Transformation

Art In East-Central Europe After 1989

Andrzej Szczerski

Jagiellonian University Press

Transformation

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Pub Date: February 2019

ISBN: 9788323345435

257 Pages

Format: Hardcover

List Price: $55.00£43.00

Transformation

Art In East-Central Europe After 1989

Andrzej Szczerski

Jagiellonian University Press

The year 1989 marked the end of one era and the beginning of another—the period of postcommunist transformation. Similar processes were taking place in other former Eastern Bloc countries that were declaring free elections, reclaiming full sovereignty, building democracy, and completely changing their economies in favor of free market capitalism. The several historic months in the latter half of 1989 came to be known as the “Autumn of Nations” and ushered in the total liberation of East-Central Europe from Soviet domination. Less than two years later, the Soviet Union itself collapsed, signaling the end of the Cold War in Europe. The new era brought not only political and economic changes, but also cultural ones which would lead to reclaiming individual liberties and other civil rights, as well as to the rebuilding of national identities within the European community which could now, finally, encompass the entire continent. Culture became a moving force for change, as censorship was abolished, monuments to communist heroes were removed, and streets renamed.

The radical cultural changes reverberated in the art of the period, its ideology, and the system of institutional sponsorship that promoted the three approaches most popular with artists. Many of them engaged in the changes directly, creating works that either commented on current events or proposed what they believed to be the right direction for the transformation to take. Others, although preferring to observe from a distance, highlighted the diverse contexts and historical antecedents generated by the cultural identities of countries, regions, or even artistic centers, in which the changes were rooted. The third contribution of contemporary art was its role in shaping how we remember the communist period, by on the one hand questioning the past, and on the other accenting the persistence of the traces it left behind, thereby inviting reflection on its negative as well as its positive ramifications. The art created in these circumstances and that related directly to the post-1989 transition, democracy, and a free market economy can be united under the name “art of the transformation” and it is the subject of this publication.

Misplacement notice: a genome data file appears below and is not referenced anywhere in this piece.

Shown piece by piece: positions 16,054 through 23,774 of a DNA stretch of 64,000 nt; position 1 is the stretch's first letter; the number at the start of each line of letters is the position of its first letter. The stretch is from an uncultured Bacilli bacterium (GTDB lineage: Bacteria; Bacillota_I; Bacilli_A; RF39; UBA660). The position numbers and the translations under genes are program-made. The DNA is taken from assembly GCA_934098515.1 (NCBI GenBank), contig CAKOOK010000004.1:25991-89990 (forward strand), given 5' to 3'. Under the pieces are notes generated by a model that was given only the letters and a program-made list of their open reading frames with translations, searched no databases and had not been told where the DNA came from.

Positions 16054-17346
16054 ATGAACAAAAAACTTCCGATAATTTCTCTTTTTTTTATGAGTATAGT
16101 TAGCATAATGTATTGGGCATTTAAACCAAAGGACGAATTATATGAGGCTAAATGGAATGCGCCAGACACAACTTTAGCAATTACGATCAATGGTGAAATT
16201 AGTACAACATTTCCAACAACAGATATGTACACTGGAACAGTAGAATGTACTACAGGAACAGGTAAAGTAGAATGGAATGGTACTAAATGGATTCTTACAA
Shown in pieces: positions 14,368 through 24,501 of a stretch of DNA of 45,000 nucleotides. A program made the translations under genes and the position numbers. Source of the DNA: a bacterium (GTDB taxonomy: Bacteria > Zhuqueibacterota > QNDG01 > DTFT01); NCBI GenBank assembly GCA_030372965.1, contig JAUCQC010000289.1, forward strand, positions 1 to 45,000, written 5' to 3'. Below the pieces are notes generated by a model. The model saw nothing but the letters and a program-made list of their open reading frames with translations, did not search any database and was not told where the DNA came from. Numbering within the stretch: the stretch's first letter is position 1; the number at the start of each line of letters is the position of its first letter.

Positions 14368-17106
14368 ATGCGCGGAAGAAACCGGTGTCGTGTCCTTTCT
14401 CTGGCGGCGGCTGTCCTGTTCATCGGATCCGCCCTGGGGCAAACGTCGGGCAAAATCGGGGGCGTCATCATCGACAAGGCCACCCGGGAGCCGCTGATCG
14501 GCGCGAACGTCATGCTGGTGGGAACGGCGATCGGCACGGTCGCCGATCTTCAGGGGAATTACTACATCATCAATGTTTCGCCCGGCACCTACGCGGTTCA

Andrzej Szczerski's book raises a very important problem, which has not received comprehensive elaboration in Polish literature (and to some extent also in foreign literature on the subject). Thus, the book fills an important gap in our knowledge of the latest Polish art and the art of our closer and further neighbors. The author skillfully combines in his text general issues with detailed examples of works and artistic projects of artists originating from a wide range of countries included in East-Central Europe according to the definition adopted by him. His curatorial experience is important too – he was curator of some important exhibitions of contemporary art. Tomasz Gryglewicz

About the Author

Andrzej Szczerski is a historian and art critic, assistant professor in the Art History Institute of the Jagiellonian University, and the research deputy director of the National Museum in Krakow in 2016–2018. He is the author of numerous publications on nineteenth- and twentieth-century art as well as contemporary art, including Four Modernities: Texts About Polish Art and Architecture in the Twentieth Century (2015). He is curator of numerous exhibitions, including Modernizations 1918–1939. The Future Perfect in the Museum of Art in Lodz (2010), The Power of Fantasy. Modern and Contemporary Art from Poland in BOZAR Centre for Fine Arts in Brussels (2011) Lviv, 24th June 1937. City, architecture, modernism in Museum of Architecture in Wrocław (2016/2017), and #Heritage in National Museum in Krakow (2017/2018).

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